It was hectic but manageable, Schenmeyer said, citing the very warm weather as the reason why animals haven’t been as rambunctious as usual. On average, he has been getting only one or two phone calls a day, Schenmeyer said. Most of the calls are about loose dogs, he added. The town of New Scotland has an ordinance that all dogs, when outside, have to be on a leash or fenced in an enclosed area.

Schenmeyer advised the board if he ran the program he would hire one full-time person and another person to help out.

Duncan said the problem then is defining "full time;" does that mean set office hours, doing paperwork during the day, being on call at all times everyday, or setting their own hours based on calls.

Duncan and Schenmeyer agreed that the town animal-control program worked the best most recently, when there were three part-time employees, each being on call for one week at a time and then off for two weeks.

Clark said that the three employees had been doing a good job, but that the demands of the job were just too much.

"I’m not wanting to scale back," Councilwomen Deborah Baron said. She said one way the town can pick up more revenue to pay for the program that has grown over the years, is by increasing the fee schedule, price of licenses, and fines for not following town dog ordinances.

The town hasn’t had a enumeration program since 1980, and Baron said that she would like to pick that up again.

Baron said she is troubled if the town has local ordinances, including requiring licenses and forbidding dogs at large, but then doesn’t have the manpower to enforce those laws. "Maybe we need to get rid of them," Baron said of the ordinances.

The town attorney, Michael Mackey, suggested four part-time employees rotating every 4 weeks, to ease the burden of the unpredictable on-call hours. Duncan said that the program hasn’t even been able to just keep three people.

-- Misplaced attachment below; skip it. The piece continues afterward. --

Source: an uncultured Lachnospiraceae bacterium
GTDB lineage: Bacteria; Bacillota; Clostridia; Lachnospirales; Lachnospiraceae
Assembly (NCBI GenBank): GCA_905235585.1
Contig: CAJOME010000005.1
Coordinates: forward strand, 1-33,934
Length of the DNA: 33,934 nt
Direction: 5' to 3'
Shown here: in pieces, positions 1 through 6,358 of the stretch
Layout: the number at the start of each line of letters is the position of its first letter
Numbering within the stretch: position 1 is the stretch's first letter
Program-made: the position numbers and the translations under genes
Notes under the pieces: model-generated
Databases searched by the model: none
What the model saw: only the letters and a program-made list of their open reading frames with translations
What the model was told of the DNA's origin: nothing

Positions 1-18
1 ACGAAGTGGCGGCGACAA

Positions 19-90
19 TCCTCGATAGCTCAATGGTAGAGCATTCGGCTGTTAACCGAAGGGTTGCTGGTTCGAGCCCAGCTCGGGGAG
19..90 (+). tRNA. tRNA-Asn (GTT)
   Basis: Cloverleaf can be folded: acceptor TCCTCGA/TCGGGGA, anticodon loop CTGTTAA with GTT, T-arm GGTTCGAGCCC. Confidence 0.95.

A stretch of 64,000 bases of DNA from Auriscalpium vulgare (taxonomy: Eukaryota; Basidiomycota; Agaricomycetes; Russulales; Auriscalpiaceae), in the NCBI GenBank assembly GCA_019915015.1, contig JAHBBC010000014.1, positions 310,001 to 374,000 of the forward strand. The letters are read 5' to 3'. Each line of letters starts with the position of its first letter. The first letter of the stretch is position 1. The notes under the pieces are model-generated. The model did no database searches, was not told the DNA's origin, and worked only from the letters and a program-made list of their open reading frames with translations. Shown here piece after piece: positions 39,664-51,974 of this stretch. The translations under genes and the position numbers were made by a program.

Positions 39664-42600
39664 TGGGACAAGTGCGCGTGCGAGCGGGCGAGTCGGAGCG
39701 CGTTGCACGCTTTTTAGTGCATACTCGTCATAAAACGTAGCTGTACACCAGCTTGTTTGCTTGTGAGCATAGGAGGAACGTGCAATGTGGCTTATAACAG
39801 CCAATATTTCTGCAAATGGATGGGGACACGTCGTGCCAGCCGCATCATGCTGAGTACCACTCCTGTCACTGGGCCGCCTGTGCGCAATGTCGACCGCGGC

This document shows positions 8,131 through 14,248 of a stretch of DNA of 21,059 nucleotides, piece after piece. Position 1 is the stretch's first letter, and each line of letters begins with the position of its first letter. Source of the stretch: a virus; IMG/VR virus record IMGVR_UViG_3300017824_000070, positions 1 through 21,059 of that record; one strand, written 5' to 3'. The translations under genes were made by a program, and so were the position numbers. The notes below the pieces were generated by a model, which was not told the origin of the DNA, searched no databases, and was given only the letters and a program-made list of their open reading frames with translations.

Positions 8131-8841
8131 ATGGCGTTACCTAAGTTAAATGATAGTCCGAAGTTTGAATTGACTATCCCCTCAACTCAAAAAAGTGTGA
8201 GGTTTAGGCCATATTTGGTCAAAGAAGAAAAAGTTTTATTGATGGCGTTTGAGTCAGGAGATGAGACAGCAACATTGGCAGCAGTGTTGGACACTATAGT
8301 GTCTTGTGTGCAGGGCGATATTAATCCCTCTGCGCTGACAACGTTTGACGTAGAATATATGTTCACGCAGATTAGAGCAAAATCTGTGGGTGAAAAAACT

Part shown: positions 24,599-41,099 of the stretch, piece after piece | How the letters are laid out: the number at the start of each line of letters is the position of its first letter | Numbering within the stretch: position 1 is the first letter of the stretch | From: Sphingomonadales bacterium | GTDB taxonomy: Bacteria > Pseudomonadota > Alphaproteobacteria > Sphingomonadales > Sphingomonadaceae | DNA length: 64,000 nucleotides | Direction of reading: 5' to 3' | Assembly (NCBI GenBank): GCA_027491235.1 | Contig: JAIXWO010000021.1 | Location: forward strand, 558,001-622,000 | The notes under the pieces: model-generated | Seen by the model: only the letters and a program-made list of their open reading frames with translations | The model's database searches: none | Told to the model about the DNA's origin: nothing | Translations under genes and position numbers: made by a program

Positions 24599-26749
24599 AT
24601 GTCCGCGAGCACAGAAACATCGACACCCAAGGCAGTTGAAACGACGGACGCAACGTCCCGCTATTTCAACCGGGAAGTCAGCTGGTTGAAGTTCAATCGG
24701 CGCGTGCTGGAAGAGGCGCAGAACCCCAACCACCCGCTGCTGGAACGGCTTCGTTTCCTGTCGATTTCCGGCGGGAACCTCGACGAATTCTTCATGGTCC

"I don’t think it was money as much as inconvenience," Councilwoman Andrea Gleason said.

Clark said that the town has increased pay significantly over the years and that he would like to diminish the expectation of services and cut back on hours and pay.

We’re in a society and time when people expect more, Baron responded.

On the job

Schenmeyer explained to the board what he does. He picks up dead animals, and enforces the rules and regulations of town, leash laws and of controlling animals. He also has to follow the Department of Agriculture and Markets regulations, which includes responding to nuisance calls, and picking up loose or dangerous dogs, he said.

The board asked Schenmeyer how long he can continue being the only officer, while it designs the program and hires more employees.

"I do feel a little overwhelmed," he said adding that he was hoping to go on vacation in August.

The board decided to ask the men who just recently left the program to fill in for Schenmeyer when he’s on vacation and then have Schenmeyer continue as the only animal control officer, receiving the pay that is the currently budgeted for three officers, since he will be fulfilling all the duty hours.

Duncan reminded the board that, if the town continues to pay Schenmeyer at the old rate, then there will be a short fall of about $2,000 to $3,000 by the end of the year, because Voorheesville’s old share won’t be coming in.

Baron asked if Schenmeyer would be okay with remaining the only officer until January, when the next budget starts and have the new program start then as well.

"It seems it has run very well...it has worked out better than we thought," Gleason said.

Councilmen Scott Houghtaling said that the town doesn’t want to burn out the one long-lasting loyal officer. He would like to have a new program start with additional employees hired by the end of September.